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INTEGRA Bespoke Lighting
03-12-2009, 03:56 PM
Here is a copy of a post from another thread. I think it is an excellent debate that deserves more attention and insight.

Quote:
Originally Posted by JoeyD
... See who's still were easily adjusted and see who's could adapt other lamps for a changing landscape and environment.

See the problem with the challenge you laid out is it really says nothing about landscape lighting. So what if the LED looks like it has good intensity and color today. We all know that you guys are producing a solid LED with great initial performance. But its that LED system that will hinder the true designer and contractor in the long haul. If and when your LED's fail then a contractor is replacing entire fixtures.. A very wasteful process! and then what does "then manu" do with these? Toss them out or 're-manufacture' them?
but it has a warranty..not a big deal unless that contractor has to make multiple trips to perform the work and is forced to make multiple splices in performing the replacement of the faulty fixture.

What if the tree this contractor lights is only 10ft tall today but then grows to 20ft in 24months? Do you just tell him to replace the light with a more powerful LED fixture when the time comes or do you tell him to over power the tree with a higher wattage LED for 2 years? Joey makes an excellent point here. How does the contractor adjust for changes in the landscape over time with integrated LED fixtures? Toss out the whole fixture and pick something different? Then what? Sell that old fixture on another job as used goods? I really think that fixture manufactures should focus on building the best fixtures possible, leave the lamp manufacturers to build the lamps/light sources. Trying to do it all, and have it all, seldom works out.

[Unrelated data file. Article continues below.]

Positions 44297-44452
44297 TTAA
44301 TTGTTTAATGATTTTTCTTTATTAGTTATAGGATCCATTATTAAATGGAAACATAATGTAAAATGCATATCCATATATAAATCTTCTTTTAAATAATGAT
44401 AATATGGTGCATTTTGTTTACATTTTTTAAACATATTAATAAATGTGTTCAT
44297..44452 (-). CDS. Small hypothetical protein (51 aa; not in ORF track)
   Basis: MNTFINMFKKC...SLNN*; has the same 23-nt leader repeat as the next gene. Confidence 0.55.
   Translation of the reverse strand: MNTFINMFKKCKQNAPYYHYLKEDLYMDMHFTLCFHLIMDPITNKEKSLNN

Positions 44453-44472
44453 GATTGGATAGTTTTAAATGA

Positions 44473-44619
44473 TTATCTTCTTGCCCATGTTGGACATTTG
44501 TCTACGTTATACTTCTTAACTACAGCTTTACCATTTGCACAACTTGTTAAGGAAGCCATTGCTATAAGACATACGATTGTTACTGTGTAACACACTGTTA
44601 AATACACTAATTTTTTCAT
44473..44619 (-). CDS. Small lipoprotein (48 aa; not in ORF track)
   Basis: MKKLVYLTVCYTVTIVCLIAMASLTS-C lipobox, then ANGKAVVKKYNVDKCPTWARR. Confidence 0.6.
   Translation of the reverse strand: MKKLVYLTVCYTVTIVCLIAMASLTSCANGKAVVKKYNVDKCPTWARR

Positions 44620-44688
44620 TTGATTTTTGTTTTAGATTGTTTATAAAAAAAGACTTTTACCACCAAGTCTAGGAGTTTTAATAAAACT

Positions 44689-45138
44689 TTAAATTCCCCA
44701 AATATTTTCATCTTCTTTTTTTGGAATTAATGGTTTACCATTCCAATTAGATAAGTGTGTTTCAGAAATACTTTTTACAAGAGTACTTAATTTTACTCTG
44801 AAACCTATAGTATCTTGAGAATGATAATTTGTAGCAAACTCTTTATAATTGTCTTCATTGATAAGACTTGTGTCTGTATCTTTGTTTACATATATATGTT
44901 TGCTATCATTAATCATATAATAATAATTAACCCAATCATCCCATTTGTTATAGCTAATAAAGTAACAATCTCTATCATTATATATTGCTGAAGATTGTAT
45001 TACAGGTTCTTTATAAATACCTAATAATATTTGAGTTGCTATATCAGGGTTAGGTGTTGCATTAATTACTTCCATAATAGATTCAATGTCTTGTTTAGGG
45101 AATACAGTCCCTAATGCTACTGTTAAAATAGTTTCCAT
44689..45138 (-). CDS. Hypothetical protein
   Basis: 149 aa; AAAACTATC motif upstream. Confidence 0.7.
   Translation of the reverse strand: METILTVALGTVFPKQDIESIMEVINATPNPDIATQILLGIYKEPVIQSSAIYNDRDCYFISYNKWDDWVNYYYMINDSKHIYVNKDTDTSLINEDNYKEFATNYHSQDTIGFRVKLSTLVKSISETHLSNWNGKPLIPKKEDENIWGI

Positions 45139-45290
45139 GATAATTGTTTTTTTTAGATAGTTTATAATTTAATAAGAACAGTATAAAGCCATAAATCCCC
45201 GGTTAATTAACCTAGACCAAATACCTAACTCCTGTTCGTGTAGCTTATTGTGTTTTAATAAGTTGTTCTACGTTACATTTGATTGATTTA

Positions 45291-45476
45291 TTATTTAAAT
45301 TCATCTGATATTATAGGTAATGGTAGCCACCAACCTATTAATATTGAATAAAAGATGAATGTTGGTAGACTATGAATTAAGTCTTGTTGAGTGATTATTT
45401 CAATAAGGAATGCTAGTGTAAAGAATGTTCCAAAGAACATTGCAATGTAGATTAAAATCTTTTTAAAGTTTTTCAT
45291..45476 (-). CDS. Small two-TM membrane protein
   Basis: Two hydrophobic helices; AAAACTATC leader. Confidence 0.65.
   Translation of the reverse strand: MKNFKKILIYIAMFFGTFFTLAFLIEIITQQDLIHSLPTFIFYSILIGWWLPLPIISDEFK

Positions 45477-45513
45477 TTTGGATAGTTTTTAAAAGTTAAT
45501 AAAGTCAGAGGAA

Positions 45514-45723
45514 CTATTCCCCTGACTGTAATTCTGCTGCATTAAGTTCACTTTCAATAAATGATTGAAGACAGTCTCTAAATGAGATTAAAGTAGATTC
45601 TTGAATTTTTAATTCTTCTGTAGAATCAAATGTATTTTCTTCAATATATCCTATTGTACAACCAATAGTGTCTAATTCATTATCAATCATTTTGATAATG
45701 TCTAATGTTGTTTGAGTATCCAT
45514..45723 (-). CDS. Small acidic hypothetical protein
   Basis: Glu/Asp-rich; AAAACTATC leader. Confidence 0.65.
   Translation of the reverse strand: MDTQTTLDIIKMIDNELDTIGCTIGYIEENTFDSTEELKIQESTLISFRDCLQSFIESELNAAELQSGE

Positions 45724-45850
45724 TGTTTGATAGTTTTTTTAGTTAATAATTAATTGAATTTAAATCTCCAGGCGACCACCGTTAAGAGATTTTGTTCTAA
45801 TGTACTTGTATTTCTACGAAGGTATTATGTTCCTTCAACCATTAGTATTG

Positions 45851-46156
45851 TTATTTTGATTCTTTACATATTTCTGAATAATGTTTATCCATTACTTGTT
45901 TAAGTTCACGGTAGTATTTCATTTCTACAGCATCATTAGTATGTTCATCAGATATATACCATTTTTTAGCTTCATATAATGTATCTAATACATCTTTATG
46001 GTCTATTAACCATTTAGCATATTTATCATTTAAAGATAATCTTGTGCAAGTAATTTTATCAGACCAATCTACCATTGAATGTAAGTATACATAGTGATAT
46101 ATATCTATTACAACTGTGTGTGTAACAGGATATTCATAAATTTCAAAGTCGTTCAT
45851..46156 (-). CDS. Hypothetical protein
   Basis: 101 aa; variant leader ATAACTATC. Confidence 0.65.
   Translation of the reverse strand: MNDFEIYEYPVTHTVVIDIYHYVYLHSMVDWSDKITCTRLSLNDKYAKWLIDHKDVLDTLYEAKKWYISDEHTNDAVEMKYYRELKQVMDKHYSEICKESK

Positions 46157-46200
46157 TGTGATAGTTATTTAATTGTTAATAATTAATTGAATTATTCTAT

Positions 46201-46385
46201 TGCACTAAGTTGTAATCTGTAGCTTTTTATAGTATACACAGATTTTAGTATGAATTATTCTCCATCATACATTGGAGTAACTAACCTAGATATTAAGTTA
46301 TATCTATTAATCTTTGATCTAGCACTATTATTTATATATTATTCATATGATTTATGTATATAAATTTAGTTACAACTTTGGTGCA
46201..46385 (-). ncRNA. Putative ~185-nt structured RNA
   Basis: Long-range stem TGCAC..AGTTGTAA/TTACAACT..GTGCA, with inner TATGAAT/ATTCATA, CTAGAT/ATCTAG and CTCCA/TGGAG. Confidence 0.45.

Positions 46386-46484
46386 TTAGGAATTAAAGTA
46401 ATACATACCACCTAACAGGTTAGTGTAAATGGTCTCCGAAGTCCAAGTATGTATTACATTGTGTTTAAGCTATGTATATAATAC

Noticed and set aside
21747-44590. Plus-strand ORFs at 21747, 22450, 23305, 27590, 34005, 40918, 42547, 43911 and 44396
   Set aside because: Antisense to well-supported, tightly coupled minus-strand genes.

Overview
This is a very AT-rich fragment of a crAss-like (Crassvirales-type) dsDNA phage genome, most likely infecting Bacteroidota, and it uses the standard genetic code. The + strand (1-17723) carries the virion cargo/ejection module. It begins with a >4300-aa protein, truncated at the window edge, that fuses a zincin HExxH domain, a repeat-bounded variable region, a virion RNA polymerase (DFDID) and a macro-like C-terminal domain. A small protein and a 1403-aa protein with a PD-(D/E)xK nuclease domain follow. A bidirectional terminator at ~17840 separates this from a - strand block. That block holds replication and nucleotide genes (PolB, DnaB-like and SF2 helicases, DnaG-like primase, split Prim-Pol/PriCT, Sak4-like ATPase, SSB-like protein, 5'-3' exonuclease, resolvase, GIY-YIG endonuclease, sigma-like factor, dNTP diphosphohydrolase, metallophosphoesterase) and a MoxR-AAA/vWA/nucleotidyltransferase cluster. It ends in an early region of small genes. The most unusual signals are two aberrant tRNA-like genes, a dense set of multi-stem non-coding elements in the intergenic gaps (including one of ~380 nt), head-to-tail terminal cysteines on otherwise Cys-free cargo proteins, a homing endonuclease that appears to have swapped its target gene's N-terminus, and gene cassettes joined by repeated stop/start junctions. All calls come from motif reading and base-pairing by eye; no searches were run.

My last question is when will the technology catch up with the hype and will there be a better LED technology next year and the year after that? Something tells me there will be and those installing LED units today will soon find in 1-2 years all those units on all those homes are now obsolete. Another excellent point and another reason why using new lamp technology trumps using new fixture technology. As the technology advances and improves, you can always return to update the lamps! We already have near perfect fixtures that have been developed over decades at our disposal. Why try to re-invent all those wheels?.

LED lamp technology is advancing and improving very quickly. New LEDs with outputs above 100 Lm/watt are being implemented, new heat sink technologies are being employed, and more and more beam spreads, intensities and formats are being made available. In another post I will show you what a MAJOR lamp manufacturer has recently released in Europe. The market for LED lamps is so much more massive than the market for integrated LED fixtures, just in retrofits alone is is a multi-billion dollar industry already. We are on the precipice of a major wholesale change in lamps, mark my words.

INTEGRA Bespoke Lighting
03-12-2009, 04:20 PM